back to article Tiny Brit tech firms win spots on £1.84B public sector contract. Kidding, it's the usual suspects

The UK government has awarded a contract worth up to £1.84 billion for vertical applications relevant to local authorities. Winners among the 81 companies awarded places on framework agreement include Accenture, Atos IT Services, Capita Business Services, HCL Technologies, IBM, Softcat, and Palantir. The new framework …

  1. FlamingDeath Silver badge

    It’s a cult, stupid

    Welcome to the world

  2. Potemkine! Silver badge

    Weird, there isn't Fujitsu in that list

    1. druck Silver badge

      They've had to sit it out on the naughty step for this one, but just like the other serial failure merchants, they will be back.

      1. Doogie Howser MD

        As bad as these folks are, it doesn't help that the project steer on the public sector side is usually as wonky as a shopping trolley. At least in my experience, anyway.

    2. Dan Watson

      That’ll be because their total and complete negligence has made them completely unfit to be selected for a government contract.

      And of course by negligence I mean they didn’t donate enough money to the Tory party.

  3. Anonymous Coward
    Anonymous Coward

    Goverments ...

    ... are the very last organizations that should be using public cloud. As you scale, the benefits of outsourcing diminish, especially of central functions. The fact that cloud providers are so anxious to onboard government organizations, healthcare and big manufacturing should already tell us that these are the very last organizations to benefit from going cloudy. The users who can really benefit from the cloud, from mom&pop shops to SMEs (especially those with bursty IT demands) are, of course, due to their lower and hopefully more efficient use of cloudy resources, the least appealing customers from the provider's perspective.

    A particular problem with Cloud, as opposed to regular outsourcing, is just how difficult it can be to change provider. Regular outsourcing of, e.g., printing, component manufacturing or patient services, can at least be put back out to tender (or, gasp, brought back in house) when the existing provider becomes less competitive. Even the ridiculous UK habit of selling government buildings then leasing them back from the private companies who have bought them looks sensible compared to going "all in" with a particular cloud provider - especially because, as we all know, the chances of this cloud being architected and designed well enough to be moved to another cloud or brought back on premise are minimal. Even in the unlikely event the design permits it, the likelihood is that the bean-counters have probably missed the bean labelled "data egress charges"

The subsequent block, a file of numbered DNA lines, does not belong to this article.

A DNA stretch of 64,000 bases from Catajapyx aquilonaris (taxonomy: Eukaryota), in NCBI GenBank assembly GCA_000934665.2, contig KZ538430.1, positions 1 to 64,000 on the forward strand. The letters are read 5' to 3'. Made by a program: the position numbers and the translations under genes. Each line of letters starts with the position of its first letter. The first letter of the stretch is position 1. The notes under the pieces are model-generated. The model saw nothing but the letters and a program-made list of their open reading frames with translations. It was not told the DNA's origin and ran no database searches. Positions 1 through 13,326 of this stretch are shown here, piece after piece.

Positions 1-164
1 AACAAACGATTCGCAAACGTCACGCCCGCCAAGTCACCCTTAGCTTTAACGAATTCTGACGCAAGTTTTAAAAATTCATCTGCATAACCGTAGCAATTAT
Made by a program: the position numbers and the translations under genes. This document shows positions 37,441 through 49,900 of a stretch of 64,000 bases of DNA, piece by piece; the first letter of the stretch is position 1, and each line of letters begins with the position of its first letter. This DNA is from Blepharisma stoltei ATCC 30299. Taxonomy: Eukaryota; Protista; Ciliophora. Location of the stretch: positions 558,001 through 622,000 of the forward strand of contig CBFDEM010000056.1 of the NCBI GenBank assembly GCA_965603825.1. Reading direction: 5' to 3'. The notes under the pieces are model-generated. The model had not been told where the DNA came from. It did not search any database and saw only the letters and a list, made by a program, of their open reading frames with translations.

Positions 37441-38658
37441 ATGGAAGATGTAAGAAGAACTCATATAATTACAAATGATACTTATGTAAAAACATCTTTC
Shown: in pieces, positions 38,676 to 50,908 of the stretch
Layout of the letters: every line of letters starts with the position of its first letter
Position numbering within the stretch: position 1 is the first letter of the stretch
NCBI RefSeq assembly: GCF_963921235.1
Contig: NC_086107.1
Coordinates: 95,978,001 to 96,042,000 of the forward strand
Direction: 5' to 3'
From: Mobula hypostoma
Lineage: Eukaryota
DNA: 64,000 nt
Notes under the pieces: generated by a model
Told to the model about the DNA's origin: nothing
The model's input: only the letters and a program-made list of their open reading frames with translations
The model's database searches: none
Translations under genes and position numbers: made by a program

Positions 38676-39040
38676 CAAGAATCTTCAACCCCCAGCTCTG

1. Anonymous Coward
      Anonymous Coward

      Re: Goverments ...

      "A particular problem with Cloud, as opposed to regular outsourcing, is just how difficult it can be to change provider."

      Never worked in the public sector eh?

      It's no harder to move cloud provider, public sector setups use vetted "preferred supplier" lists. You can't quickly change providers in the public sector, doesn't matter whether its cloud or not...the wheels turn very, very slowly. This is why it ends up costing £50 to change a light bulb. Because once the people that install light bulbs have been approved, they have no competition and they know that vetting another firm to do the same job is expensive and time consuming. The same goes for IT services. It can take years just to move a basic website.

      I was once DV cleared to work for a certain public sector org, it was all very exciting until my first day on the contract when I realised that all the tech I'd be handling was 10 years old (or in some cases even older) and that upgrading it was a long, arduous and painful process since you can't just go to your boss with a great idea. You have to speak to the preferred suppliers and find out what was already on the "approved hardware" list. These suppliers tend to get hardware approved, then they will buy it in bulk, really cheap and sit on it. The price never goes down only up because they know eventually you will buy it.

      1. breakfast Silver badge

        Re: Goverments ...

        It sucks but when the PPE scandal shows that when we don't have carefully vetted suppliers every wide boy, swindler, and grifter in the country with any relationship to the Conservative party (which of course they all have, seeing as that's all the party is by this point) will cash in and rip off the public. At least with approved suppliers the corruption happens slow.